The Effect Obesity Has On The Brain

Picture someone smart… in fact, go back through history and think of people that changed the course of the world as we know it. Da Vinci, Einstein, Kennedy, Thatcher.

How many of them were overweight?

The Effect of Obesity on the Brain

When most people think of obesity and its harmful and adverse effects on the body, they rarely think of the brain.  Studies from 2003 to present reveal startling indications that being overweight may actually increase the risk for mental deterioration in both men and women.

The impact obesity has on the brain is harmful, making overweight individuals more susceptible to decreased brain function, inability to focus and reduced sharpness.  Obesity has been linked to the premature onset of Alzheimer’s and brain inflammation.  Let’s look at the details and research findings.

Obesity Linked to the Onset of Alzheimer’s

About one-third of the adults in the United States are obese.  That is nearly 34% of the entire adult population.  The disease is becoming an epidemic and linked to a variety of other issues and health concerns across the nation.  Obesity-related issues include heart disease, stroke, diabetes, cancer and now Alzheimer’s.

Research conducted at the UCLA Medical Center determined that obese elderly patients have an average of eight-percent less brain tissue than those of the same age who are at a normal weight.  Researchers determined that severe brain degeneration occurs among the elderly who are overweight or obese, putting them at risk for degenerative brain diseases such as Alzheimer’s.

Much of the brain tissues lost were in areas that dealt with planning, memory, movement and attention.  Normal weight individuals had a brain that was much more viable and healthy than those who were obese.  In fact, medical researchers showed that the brain of an obese elderly individual appeared to be 16 years older than normal.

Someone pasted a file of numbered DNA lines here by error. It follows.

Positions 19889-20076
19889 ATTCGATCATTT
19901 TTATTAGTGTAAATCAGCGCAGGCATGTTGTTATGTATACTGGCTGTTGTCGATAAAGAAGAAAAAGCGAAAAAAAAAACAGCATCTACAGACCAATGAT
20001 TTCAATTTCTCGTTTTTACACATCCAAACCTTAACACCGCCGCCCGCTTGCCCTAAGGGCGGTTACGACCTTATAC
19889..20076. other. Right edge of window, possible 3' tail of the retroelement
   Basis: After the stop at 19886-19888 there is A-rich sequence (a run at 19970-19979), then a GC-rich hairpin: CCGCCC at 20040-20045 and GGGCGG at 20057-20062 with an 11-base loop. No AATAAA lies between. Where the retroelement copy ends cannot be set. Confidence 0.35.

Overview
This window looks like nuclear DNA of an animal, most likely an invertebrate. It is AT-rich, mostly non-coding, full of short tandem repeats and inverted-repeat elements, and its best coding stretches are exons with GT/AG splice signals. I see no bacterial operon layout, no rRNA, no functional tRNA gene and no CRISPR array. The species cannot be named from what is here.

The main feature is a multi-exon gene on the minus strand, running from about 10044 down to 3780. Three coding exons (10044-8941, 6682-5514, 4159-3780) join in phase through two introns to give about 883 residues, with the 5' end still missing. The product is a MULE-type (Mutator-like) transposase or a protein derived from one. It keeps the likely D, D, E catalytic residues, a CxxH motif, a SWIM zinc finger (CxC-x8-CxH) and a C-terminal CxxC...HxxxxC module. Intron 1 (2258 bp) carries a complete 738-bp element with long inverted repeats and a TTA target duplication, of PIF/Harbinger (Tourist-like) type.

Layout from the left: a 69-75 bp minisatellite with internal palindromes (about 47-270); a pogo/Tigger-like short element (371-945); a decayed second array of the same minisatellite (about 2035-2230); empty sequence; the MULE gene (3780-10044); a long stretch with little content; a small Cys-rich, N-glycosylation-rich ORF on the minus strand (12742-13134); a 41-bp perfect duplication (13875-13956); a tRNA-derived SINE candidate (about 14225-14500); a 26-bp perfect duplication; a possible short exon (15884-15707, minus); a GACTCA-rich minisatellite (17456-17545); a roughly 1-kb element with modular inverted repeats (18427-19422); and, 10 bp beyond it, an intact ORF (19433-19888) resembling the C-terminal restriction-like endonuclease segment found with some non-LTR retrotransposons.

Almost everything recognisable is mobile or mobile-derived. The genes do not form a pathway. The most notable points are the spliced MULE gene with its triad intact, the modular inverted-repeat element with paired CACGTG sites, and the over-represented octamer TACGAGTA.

Obesity and Brain Inflammation

An individual with a large waist circumference, in excess of eight to ten inches larger than normal, may experience inflammation in the brain.  Brain inflammation with respect to obesity is not associated with encephalitis or other bacterial induced inflammation, but rather increased inflammation in the hypothalamus.  The hypothalamus is that portion of the brain that regulates the pituitary gland, keeps blood pressure balanced and controls feeding reflexes.

When a person experiences inflammation in this area of the brain, they are more susceptible to overeating.  The process is cyclical – when an individual is obese the hypothalamus becomes inflamed, causing this region of the brain to work improperly, which in turn leads to overeating.  An inflamed hypothalamus has trouble recognizing fullness and the person afflicted with the condition has a tendency to overeat.

Brain inflammation has also been linked to numerous brain issues, including forgetfulness, short-term memory loss and inability to focus attention.  In those approaching their mid-sixties to seventies, an increased rate of forgetfulness occurs in those who are medically considered to be obese.


Healthy Lifestyle Changes

There is no time like the present to make necessary changes in your lifestyle to eliminate the harmful effects of obesity on the brain.  If you are overweight or even obese, it is not too late to change the habits that may lead to significant problems for you in the future.

Adapting a healthy nutrition plan is the first place to begin.  A diet rich in fruits and vegetables, lean proteins and healthy carbohydrates is beneficial in combating obesity.  Gradual changes are necessary in order to create longevity with your diet.  Try to avoid a ‘cold-turkey’ or ‘crash-diet’ approach to changes in your eating habits, as these lead to failure in the long run.

Exercise is the next element to changing your lifestyle.  If you are too heavy to hit the gym on a regular basis, then start out slow.  A 20-minute walk two times a day to the mailbox and back is better than nothing.  Before you know it, you will be jogging with your children and living life again.

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